John Steinbeck

Travels with Charley in Search of America

“I'm going to learn about my own country. I've lost the flavor and taste and sound of it. It's been years since I have seen it.”

In 1962, towards the end of his life and the year he won the Nobel Prize, John Steinbeck (1902 – 1968) drove around the United States with his French poodle, Charley. He found his beloved pet the most suitable companion.

He can’t read, can’t drive a car, and has no grasp of mathematics. But in his own field of endeavor, which he was now practicing, the slow, imperial smelling over and anointing of an area, he has no peer. Of course his horizons are limited, but how wide are mine?

A man who once let the rhythms of America run through his fingers like a handful of water, admitted he was removed, even homesick. He also felt restlessness. An urgency saddled Steinbeck his entire life, tension to move yet sit still.

Like George Orwell who lived among the poor anonymously in Paris and London Steinbeck knew “I must travel alone” and “incognito.”

In this anonymity, Steinbeck enjoyed unbounded natural beauty. Among the California redwoods he writes:

I stayed two days close to the bodies of giants, and there were no trippers, no chattering troupes with cameras. There is a cathedral hush here. Perhaps the thick soft bark absorbs sound and creates the silence.

The drive spiraled around small towns, mountains and forests. The writing circles themes of companionship with pets, journeying, majesty of nature and, unexpectedly, a measure of alienating peace once they arrive to California, Steinbeck’s home state.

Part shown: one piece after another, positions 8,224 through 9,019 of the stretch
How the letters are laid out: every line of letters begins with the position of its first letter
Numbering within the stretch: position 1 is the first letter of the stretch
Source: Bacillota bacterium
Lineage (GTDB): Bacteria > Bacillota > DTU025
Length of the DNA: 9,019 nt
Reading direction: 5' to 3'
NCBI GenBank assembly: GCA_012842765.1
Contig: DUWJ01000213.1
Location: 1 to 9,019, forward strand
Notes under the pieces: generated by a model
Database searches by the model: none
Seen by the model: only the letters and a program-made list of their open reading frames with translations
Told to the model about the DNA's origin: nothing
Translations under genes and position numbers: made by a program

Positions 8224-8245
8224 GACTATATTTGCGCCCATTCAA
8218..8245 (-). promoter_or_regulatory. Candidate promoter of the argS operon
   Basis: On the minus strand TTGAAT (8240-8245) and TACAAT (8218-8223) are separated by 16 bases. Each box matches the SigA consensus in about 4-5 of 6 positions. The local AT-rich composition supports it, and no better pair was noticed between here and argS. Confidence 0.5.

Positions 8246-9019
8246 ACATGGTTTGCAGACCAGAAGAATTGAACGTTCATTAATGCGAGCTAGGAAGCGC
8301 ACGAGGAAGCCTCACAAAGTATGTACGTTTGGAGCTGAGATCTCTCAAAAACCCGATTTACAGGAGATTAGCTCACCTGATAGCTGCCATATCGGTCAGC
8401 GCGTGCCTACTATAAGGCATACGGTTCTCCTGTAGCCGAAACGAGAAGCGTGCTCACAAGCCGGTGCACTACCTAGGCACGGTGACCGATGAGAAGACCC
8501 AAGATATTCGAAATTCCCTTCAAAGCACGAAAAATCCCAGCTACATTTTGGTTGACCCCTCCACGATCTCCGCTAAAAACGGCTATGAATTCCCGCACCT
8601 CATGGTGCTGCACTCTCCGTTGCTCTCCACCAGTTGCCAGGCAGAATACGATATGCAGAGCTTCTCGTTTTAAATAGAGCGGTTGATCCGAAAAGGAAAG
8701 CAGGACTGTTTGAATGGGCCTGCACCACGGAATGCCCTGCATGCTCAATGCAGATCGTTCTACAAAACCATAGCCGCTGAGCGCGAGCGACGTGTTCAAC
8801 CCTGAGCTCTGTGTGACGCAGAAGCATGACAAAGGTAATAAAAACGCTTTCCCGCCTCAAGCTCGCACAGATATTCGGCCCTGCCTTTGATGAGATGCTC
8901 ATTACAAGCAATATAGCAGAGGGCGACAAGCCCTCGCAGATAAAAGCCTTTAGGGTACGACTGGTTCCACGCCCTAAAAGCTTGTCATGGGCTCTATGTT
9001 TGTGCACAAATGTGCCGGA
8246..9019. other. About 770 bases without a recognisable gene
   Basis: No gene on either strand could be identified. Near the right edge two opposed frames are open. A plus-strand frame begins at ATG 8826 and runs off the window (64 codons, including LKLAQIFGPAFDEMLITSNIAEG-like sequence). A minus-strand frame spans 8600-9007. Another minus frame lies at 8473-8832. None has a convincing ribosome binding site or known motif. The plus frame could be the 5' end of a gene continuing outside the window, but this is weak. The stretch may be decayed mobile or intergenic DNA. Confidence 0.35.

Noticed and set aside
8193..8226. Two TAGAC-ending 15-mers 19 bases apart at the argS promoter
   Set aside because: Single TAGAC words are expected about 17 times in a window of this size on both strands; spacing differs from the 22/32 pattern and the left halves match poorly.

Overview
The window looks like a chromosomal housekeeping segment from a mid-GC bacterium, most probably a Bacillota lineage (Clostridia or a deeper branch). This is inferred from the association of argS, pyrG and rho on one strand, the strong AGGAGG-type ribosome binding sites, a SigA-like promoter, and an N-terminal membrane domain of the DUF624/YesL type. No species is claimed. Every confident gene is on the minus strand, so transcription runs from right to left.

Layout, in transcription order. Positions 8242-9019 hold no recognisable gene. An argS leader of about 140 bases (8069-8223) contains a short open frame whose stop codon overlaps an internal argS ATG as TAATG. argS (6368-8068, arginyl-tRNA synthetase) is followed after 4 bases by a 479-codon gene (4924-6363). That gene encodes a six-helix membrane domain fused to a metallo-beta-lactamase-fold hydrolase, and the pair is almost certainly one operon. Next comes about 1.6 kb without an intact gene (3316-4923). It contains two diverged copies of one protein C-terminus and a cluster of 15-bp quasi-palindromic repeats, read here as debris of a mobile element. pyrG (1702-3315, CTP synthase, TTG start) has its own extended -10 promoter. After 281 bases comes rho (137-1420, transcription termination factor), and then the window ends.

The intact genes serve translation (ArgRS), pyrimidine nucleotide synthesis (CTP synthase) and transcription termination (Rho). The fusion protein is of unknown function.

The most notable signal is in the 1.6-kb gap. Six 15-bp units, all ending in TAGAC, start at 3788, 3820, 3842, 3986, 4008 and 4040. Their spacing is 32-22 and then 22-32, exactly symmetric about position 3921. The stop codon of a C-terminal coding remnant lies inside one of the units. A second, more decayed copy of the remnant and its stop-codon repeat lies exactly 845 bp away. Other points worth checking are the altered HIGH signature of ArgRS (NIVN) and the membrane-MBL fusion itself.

And yet, the trip was fruitless. At the end of the journal he wrote, “My own journey started long before I left, and was over before I returned.” He saw America, yes, but Steinbeck longed for something he couldn’t achieve: his own re-integration into America. Of all modern writers, the price and alienation of fame came dearest to Steinbeck, I’m reminded how often he wrote of wanting to be left alone.

Accompany Travels with Charley with Steinbeck’s Working Days, a much earlier but equally gritty and relentless journey of self. Vladimir Nabokov’s autobiography, Speak Memory, similarly explores how time unravels our self-knowing by scooping up our anchors and flinging them skyward.

John Steinbeck © The Examined Life